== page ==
As I write this Editorial, I am musing on the recently concluded Asia Week Hong Kong 2017. This year marked the tenth edition of the International Antiques Fair in Hong Kong. Organised by Chak’s Investment Ltd from May 26th to 30th, the fair showcased more than seventy dealers from around the world. I spent considerable time on the floor of the fair, and every exhibitor with whom I talked seemed to be in good spirits, doing decent business and enjoying their time in Hong Kong; many said they would like to return again next year. In addition to searching for treasures, visitors were also able to enjoy the series of informative lectures, special exhibitions and tea ceremony demonstrations at the fair. I encourage the organisers to continue to expand their fair as it is increasingly valued by collectors, who gather annually in Hong Kong the last weekend in May to acquire objects of historical significance and rarity.
A top highlight of the Asia Week Hong Kong auctions was a magnificent Imperial Tang-style celadon-glazed amphora, Yongzheng six-character seal mark in underglaze blue and of the period, that set a world record price for Qing monochrome porcelain. Having sold for HK$17,432,750 at Christie’s in 2004, this large and exceedingly rare vase set a new world record for Chinese monochrome porcelain just twelve and a half years later, selling for HK$140,540,000 (US$18,129,688) in a stand-alone sale at Christie’s on May 31st, 2017. I was sitting in the packed auction room with several friends, including Stuart Marchant, Mr C.P. Lin and Yumiko Greulich, as we witnessed this momentous occasion. Congratulations to Pola Antebi and her colleagues at Christie’s!
In fact, more than ten major auction houses conducted sales of important Chinese ceramics, works of art and paintings in Hong Kong during Asia Week. Sotheby’s held a very successful mid-season sale, particularly the Huai Qin Ge Collection of early jades, as well as a collection of Song dynasty and other early ceramics. Both groups had been assembled by discerning collectors in Hong Kong; clearly, strong demand in these fields continues, especially when items fresh to the market are offered with provenance from the 1960s to the 1990s.
The Asian art market thus continues to be surprisingly robust, and there is a strong appetite among collectors for masterpieces of Qing Imperial ceramics. Exceptional results were achieved at the Bonhams Hong Kong Chinese ceramics and early jade sales. The top performing lot in the “Fine Chinese Ceramics” sale was the rare pair of Imperial blue and white “Bajixiang” moonflasks, bianhu, Qianlong seal marks and of the period. They were sold for HK$28,540,000 (US$3,660,000) against an estimate of HK$20,000,000- 30,000,000. Throughout the preview these impressive moonflasks were examined by collectors and dealers, who took advantage of the opportunity of handling a large well-matched pair, which are in exquisite condition. I even saw several people taking selfies with the vases! In yet another packed auction room, the moonflasks attracted frenzied bidding from global collectors before being hammered down to a Chinese bidder in the room.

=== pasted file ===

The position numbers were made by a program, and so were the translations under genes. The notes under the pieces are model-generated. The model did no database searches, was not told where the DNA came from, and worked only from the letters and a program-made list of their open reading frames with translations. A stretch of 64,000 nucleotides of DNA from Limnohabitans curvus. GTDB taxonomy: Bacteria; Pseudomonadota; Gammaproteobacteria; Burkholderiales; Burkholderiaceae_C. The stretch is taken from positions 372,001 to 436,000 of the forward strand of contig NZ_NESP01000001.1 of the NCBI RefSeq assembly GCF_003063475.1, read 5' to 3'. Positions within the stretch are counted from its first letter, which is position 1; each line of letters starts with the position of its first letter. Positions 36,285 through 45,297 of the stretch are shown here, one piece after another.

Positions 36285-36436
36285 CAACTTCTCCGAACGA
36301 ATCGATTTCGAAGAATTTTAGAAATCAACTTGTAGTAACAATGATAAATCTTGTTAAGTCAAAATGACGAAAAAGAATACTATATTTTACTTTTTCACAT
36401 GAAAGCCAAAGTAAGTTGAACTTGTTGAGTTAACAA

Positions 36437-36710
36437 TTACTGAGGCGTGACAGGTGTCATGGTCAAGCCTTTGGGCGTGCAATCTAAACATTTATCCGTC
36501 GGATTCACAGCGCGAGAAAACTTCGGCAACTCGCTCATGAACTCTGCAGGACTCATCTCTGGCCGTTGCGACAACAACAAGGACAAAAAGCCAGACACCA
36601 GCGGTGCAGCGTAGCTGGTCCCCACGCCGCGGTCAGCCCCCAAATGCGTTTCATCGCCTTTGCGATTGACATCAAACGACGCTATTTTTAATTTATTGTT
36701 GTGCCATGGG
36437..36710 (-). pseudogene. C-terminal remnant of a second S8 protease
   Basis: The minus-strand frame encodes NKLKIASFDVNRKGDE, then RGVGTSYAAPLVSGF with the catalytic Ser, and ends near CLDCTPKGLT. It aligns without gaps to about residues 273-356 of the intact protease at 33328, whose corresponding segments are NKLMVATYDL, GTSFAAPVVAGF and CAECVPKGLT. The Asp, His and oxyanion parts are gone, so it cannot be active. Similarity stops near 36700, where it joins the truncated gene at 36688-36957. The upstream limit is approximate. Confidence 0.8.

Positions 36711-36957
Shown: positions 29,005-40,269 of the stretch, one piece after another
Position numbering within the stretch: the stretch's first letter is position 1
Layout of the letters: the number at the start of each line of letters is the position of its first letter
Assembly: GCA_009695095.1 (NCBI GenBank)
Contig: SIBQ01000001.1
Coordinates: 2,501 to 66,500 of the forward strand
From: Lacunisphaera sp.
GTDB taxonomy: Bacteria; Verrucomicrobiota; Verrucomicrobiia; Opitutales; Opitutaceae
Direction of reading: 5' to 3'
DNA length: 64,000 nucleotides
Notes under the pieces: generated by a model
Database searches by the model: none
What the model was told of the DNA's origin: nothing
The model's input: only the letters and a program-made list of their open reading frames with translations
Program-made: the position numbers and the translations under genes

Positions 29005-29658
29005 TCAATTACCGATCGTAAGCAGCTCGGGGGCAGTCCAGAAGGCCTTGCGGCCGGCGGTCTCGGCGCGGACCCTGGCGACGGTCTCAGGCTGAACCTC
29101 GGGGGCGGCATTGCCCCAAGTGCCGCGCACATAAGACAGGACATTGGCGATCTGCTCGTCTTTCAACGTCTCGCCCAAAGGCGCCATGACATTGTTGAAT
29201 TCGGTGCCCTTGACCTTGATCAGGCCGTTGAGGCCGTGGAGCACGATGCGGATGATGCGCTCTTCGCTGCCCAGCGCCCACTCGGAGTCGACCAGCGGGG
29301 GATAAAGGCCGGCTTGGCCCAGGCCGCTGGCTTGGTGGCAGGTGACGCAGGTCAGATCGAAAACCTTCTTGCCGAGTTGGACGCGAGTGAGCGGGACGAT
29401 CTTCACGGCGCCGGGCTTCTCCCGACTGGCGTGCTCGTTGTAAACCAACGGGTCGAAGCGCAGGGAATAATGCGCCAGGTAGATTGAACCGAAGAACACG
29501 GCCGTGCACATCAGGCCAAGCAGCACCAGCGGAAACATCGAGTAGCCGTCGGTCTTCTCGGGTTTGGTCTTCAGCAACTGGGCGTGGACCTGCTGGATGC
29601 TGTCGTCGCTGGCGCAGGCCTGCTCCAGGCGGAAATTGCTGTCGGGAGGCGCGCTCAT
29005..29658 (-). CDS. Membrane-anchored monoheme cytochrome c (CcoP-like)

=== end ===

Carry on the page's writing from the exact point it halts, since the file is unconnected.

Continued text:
I would also like to mention that Daphne King, Director of Alisan Fine Arts, presents “Desiring—Post 97 Hong Kong Ink Art” at the gallery’s new location (21/F Lyndhurst Tower, 1 Lyndhurst Terrace, Central, Hong Kong) from July 5th to August 31st, 2017. This exciting show explores the evolution of local ink art pre and post 1997. Showcasing the ink works of ten local artists of different generations and styles, the exhibition traces the footprint of Hong Kong’s ink art reformation. The exhibiting artists include Fang Zhaoling and TC Lai, who took reference from Western painting style, and Lui Shou Kwan and Wucius Wong, pioneers of the New Ink Painting Movement.
The continued activity and enthusiasm in the art market demonstrates yet again that Hong Kong is the leading international centre for collectors seeking high quality Chinese and Asian art. It is also comforting to witness first-hand that the number of new collectors across Asia is growing, which bodes well for the future. For almost five decades, Arts of Asia readers have enjoyed a close affinity with Hong Kong and its cultural heritage. I hope that collectors, scholars and connoisseurs of Asian art will enjoy the articles in this special edition commemorating the 20th anniversary of the establishment of the Hong Kong Special Administrative Region.